Faced with the foregoing state of the art and the needs which I recognized, I have invented just such a hammer which is designed to be self contained, have the same general shape as a conventional hammer with a weight and balance acceptable to tradesmen and which accomplishes each of the desired objectives described above.
In the preferred embodiment of my invention, the hammer head includes a fixed body secured to a fixed handle but includes a moving head. The moving head is, in fact, connected to a piston held in an outward position by internal springs against a stop in the said head body.
The moving head is different from conventional hammers in that it includes a central aperture through which nails are driven and a side or bottom opening for receiving sequentially placed nails from a magazine affixed to the hammer. Positioned behind a chamber, which is analogous to a firearm chamber, is a nail drive blade and piston having sufficient travel to allow the driving of the fasteners used. A maximum travel of 2 inches is recommended. The body is hollow and, in addition to positioning the movable head, includes at least one manifold communicating with a plurality of cylinders, each with a longitudinally extending piston coupled to the rear or inner face of the moving head. The total surface area of the pistons at the rear of the moving head is larger than, and in the preferred embodiment, several times larger than the piston head area of the drive blade. Whenever the moving head is driven rearward by a blow, the drive blade travels forward in the opposite direction of the movement of the moving head for distance approximating the ratio of the areas of the moving head pistons and the drive blade piston. Sealing means is provided between the moving head and the hammer body and between the piston and the moving head. The manifold at the rear of the hammer head is filled with hydraulic fluid.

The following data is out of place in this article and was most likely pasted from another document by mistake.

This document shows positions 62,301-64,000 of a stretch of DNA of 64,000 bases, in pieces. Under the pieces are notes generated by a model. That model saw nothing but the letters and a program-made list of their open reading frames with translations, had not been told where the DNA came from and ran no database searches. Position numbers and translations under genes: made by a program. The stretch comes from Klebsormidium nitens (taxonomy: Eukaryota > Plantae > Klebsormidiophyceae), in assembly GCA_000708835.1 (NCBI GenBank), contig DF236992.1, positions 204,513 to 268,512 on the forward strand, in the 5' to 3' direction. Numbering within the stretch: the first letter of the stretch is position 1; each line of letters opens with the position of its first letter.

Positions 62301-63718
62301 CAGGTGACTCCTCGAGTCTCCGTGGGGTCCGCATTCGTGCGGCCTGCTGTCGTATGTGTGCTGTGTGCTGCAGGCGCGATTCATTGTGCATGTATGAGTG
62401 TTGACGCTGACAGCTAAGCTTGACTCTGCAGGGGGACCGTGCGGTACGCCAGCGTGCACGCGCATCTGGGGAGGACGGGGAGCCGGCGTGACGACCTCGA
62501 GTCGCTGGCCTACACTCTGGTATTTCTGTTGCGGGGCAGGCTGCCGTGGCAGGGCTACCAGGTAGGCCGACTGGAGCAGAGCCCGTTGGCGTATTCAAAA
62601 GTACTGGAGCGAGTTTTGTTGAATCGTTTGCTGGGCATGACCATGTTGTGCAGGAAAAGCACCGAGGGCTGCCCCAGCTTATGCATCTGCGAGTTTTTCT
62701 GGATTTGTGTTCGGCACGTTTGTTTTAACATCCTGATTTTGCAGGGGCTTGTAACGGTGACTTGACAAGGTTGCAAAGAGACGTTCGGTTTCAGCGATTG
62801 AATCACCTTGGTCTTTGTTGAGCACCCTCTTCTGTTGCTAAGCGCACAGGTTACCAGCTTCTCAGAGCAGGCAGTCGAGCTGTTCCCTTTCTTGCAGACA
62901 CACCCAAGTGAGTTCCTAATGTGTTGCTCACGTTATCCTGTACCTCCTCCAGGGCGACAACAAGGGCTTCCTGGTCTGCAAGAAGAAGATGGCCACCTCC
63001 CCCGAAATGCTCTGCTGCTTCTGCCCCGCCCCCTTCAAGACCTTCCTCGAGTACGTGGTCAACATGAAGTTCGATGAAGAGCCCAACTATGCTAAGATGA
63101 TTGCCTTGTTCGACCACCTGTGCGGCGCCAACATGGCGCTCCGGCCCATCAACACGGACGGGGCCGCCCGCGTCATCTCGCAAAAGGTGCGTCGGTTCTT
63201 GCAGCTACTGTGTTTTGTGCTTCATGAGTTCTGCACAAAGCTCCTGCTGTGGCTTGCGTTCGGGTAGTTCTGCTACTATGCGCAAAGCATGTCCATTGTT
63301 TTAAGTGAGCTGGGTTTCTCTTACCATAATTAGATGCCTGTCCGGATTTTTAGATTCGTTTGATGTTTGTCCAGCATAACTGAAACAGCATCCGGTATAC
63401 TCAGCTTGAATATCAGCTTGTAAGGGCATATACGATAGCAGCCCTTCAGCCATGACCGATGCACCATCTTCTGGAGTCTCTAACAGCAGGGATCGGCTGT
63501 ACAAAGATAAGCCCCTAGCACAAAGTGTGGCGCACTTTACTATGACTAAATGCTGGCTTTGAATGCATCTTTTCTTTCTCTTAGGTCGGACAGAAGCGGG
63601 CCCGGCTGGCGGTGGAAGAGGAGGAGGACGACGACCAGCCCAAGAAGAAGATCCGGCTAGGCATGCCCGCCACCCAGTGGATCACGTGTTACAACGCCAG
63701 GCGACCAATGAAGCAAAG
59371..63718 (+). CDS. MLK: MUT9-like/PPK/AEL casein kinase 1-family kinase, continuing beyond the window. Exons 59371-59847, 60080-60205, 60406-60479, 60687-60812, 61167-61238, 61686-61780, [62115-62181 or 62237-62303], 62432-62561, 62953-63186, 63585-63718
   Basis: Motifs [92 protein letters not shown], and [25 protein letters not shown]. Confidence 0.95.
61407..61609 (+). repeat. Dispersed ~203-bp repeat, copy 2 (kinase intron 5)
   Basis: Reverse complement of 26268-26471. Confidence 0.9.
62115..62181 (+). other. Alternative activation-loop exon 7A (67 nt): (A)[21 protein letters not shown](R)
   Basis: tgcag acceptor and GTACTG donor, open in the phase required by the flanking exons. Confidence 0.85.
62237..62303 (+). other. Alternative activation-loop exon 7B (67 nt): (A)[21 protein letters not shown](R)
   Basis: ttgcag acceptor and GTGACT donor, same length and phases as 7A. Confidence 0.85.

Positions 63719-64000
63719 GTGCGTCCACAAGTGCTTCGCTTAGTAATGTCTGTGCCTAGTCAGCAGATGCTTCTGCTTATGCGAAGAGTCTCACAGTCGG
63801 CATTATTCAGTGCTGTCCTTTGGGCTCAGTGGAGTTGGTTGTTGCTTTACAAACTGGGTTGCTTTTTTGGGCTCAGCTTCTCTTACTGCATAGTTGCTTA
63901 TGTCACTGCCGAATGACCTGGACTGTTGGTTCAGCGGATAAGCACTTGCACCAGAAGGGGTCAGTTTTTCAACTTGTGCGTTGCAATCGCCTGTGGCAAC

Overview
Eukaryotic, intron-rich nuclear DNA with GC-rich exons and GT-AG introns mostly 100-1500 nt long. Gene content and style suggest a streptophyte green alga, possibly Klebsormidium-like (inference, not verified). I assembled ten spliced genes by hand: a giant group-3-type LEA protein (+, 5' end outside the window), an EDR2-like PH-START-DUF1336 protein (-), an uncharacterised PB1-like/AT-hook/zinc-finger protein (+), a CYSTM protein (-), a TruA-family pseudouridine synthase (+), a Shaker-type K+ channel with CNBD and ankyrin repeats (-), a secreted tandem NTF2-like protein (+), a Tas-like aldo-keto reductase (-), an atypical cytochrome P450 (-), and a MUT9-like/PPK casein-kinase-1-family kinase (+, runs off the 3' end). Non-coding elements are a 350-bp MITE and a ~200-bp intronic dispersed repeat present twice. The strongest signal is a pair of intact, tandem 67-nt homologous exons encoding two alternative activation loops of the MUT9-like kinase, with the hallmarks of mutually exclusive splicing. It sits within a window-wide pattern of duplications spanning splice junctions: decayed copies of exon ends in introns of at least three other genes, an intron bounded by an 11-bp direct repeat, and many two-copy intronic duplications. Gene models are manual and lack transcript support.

A spring driven nail magazine is secured to the hammer for taking strips of nails and positioning them for sequentially placing them in the chamber.
In the development of this invention, I also discovered that contrary to accepted belief that the driving head surface of a hammer should be normal, i.e. at 90° with respect to the axis of the handle, instead, an angle of 95° to 116° measured from the longitudinal axis of the body 12 is more efficient. Given a length of handle of 9" to 11" for typical hammer in the 12" to 16" variety and a typical arm length from elbow to center of grip for an adult male of 11" to 15", the 95° to 116° angle provides a direct driving force without danger of workpiece damage as commonly occurs with conventional hammers. Since the nail is delivered through the center of the moving head, this angle allows the head to hit the work surface at approximately a 90° angle and, of equal importance the nail to enter the workpiece at approximately a 90° angle.
One of the features of my invention is the fully arm powered nailer with through the head nailing.
Another feature is a hammer with a handle head combination in which the head joins the handle at an angle of between 95° and 116°.